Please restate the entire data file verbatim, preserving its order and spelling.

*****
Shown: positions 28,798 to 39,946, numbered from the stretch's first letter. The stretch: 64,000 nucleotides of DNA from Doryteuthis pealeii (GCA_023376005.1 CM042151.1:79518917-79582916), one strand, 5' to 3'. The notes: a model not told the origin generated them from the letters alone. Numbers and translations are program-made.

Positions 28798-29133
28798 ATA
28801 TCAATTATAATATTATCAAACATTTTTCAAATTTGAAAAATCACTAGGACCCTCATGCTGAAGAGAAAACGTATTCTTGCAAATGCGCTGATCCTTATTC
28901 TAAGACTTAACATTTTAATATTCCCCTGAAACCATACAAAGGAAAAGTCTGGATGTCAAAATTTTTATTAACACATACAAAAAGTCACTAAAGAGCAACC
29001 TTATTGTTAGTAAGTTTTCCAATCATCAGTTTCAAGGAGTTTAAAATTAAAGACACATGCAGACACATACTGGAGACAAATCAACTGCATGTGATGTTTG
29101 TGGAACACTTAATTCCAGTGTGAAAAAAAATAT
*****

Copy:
Shown: positions 28,798 to 39,946, numbered from the stretch's first letter. The stretch: 64,000 nucleotides of DNA from Doryteuthis pealeii (GCA_023376005.1 CM042151.1:79518917-79582916), one strand, 5' to 3'. The notes: a model not told the origin generated them from the letters alone. Numbers and translations are program-made.

Positions 28798-29133
28798 ATA
28801 TCAATTATAATATTATCAAACATTTTTCAAATTTGAAAAATCACTAGGACCCTCATGCTGAAGAGAAAACGTATTCTTGCAAATGCGCTGATCCTTATTC
28901 TAAGACTTAACATTTTAATATTCCCCTGAAACCATACAAAGGAAAAGTCTGGATGTCAAAATTTTTATTAACACATACAAAAAGTCACTAAAGAGCAACC
29001 TTATTGTTAGTAAGTTTTCCAATCATCAGTTTCAAGGAGTTTAAAATTAAAGACACATGCAGACACATACTGGAGACAAATCAACTGCATGTGATGTTTG
29101 TGGAACACTTAATTCCAGTGTGAAAAAAAATAT